What Is Singles’ Day? (And What Can I Score?)

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Workers assembling packages for delivery at a sorting center in Lianyungang, China, on Singles’ Day 2016. Photo: VCG/VCG via Getty Images

For those of us who live in the United States, tomorrow is, of course, Veterans Day, but for half a billion Chinese consumers who shop on Chinese e-commerce merchant Alibaba, November 11 takes on a different kind of significance. It’s Singles’ Day, also known as the world’s biggest shopping day (technically today in China). If you’ve been bopping around the internet, you may have read about it as the equivalent of Prime Day or Cyber Monday. In fact, it dwarfs those.

How did Singles’ Day begin?

The event began in 1993 at Chinese universities as an unofficial holiday celebrating singlehood (the four ones of 11/11 symbolize the lonely number), but since Alibaba started its 11.11 Global Shopping Festival back in 2009, it’s turned into an online-shopping megaday that far outstrips even Galentine’s Day Pinot Noir sales.

Just how big is it?

Eight years ago, when Alibaba first turned Singles’ Day into a day of deals, it generated RMB 52 million (U.S. $7. 6 million) in sales — last year it made RMB 120.7 billion (U.S. $17.8 billion). To give you some perspective, Prime Day last year made $525 million. Black Friday and Cyber Monday in combination made $7 billion. According to Alibaba’s head of external affairs Brion Tingler, “11.11 does not ‘kick off’ the shopping season in China. 11.11 is the shopping season.”

What kinds of brands participate?

Of the more than 60,000 international brands that partner with Alibaba for deals, you’ll find familiar names like Uniqlo, New Balance, Macy’s, Nike, Levi’s, GAP, Apple, Bose, Starbucks, Costco, Estée Lauder, M.A.C., Victoria’s Secret, and Polo Ralph Lauren. Sadly, the deals are exclusive to Chinese shoppers.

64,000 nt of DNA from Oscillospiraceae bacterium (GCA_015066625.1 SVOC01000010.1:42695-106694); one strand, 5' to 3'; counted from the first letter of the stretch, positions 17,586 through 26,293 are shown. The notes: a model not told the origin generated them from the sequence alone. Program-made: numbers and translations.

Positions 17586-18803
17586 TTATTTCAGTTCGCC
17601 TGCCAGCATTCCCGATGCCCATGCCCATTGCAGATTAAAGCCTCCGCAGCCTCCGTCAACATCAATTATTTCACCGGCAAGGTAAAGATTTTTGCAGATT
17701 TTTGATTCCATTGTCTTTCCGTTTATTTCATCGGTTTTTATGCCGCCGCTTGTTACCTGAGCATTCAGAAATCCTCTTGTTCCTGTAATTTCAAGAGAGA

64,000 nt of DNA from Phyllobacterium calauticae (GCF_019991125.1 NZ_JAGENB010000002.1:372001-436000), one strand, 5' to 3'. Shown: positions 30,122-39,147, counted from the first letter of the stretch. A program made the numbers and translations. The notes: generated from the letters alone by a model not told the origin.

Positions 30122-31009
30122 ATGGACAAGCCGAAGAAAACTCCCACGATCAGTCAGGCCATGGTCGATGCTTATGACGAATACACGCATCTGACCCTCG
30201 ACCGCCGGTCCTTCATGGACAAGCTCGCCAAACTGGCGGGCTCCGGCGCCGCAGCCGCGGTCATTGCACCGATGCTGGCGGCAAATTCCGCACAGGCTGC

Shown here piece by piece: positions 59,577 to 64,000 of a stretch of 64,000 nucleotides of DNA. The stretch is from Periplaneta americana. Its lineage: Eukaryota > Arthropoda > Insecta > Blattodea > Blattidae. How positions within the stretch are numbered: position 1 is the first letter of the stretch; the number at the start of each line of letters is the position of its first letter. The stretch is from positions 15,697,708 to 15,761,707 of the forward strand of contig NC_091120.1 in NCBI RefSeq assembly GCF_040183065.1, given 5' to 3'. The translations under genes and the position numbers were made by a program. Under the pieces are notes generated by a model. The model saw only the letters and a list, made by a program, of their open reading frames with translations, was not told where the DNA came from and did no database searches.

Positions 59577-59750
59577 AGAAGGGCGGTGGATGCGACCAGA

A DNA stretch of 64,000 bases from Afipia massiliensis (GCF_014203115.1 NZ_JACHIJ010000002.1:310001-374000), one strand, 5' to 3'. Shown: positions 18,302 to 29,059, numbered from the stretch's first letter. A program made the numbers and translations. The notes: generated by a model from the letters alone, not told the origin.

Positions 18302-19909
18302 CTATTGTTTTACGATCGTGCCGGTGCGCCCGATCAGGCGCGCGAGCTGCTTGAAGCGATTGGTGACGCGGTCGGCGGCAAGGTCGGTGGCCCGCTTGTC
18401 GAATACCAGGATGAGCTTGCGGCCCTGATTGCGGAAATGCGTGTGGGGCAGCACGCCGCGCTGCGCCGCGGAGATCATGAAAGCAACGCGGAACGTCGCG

Is it just online?

It’s mostly online, though to take advantage of the frenzy, more than 1,000 brands have converted physical locations into “smart stores” that allow visitors to shop on screens during Singles’ Day. And, as many luxury fashion brands have done, Alibaba threw a “see now, buy now” fashion show on October 20 that was broadcast across Alibaba platforms such as Youku, Weibo, and Taobao as well as nationwide TV networks, allowing viewers to buy from the Alibaba app in real time.

Okay, but what kinds of deals are available to Americans?

As of right now, not many. Retailers like Nordstrom, Macy’s, Walmart (and, yes, Amazon) aren’t quite ready to cannibalize the Prime Day/Black Friday/Cyber Monday sales paradigm, especially when most Americans don’t know that Singles’ Day even exists.

That said, smaller retailers will be taking advantage of the “holiday,” including some we noted in our most recent sales post: The website Need Supply will be selling never-on-sale brands like Common Projects and Canada Goose (!) for 11 percent off, as will Totokaelo, which has Comme des Garçons on sale (both with code SINGLESDAY11). River Island is celebrating with 20 percent off, and Swiss watch brand Larsson & Jennings is running a buy-two-get-one-free deal. It may not even be Thanksgiving yet, but shopping season is in full swing.

The Strategist is designed to surface the most useful, expert recommendations for things to buy across the vast e-commerce landscape. Some of our latest conquests include the best women’s jeans, rolling luggage, pillows for side sleepers, ultra-flattering pants, and bath towels. We update links when possible, but note that deals can expire and all prices are subject to change.

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What Is Singles’ Day? (And What Can I Score?)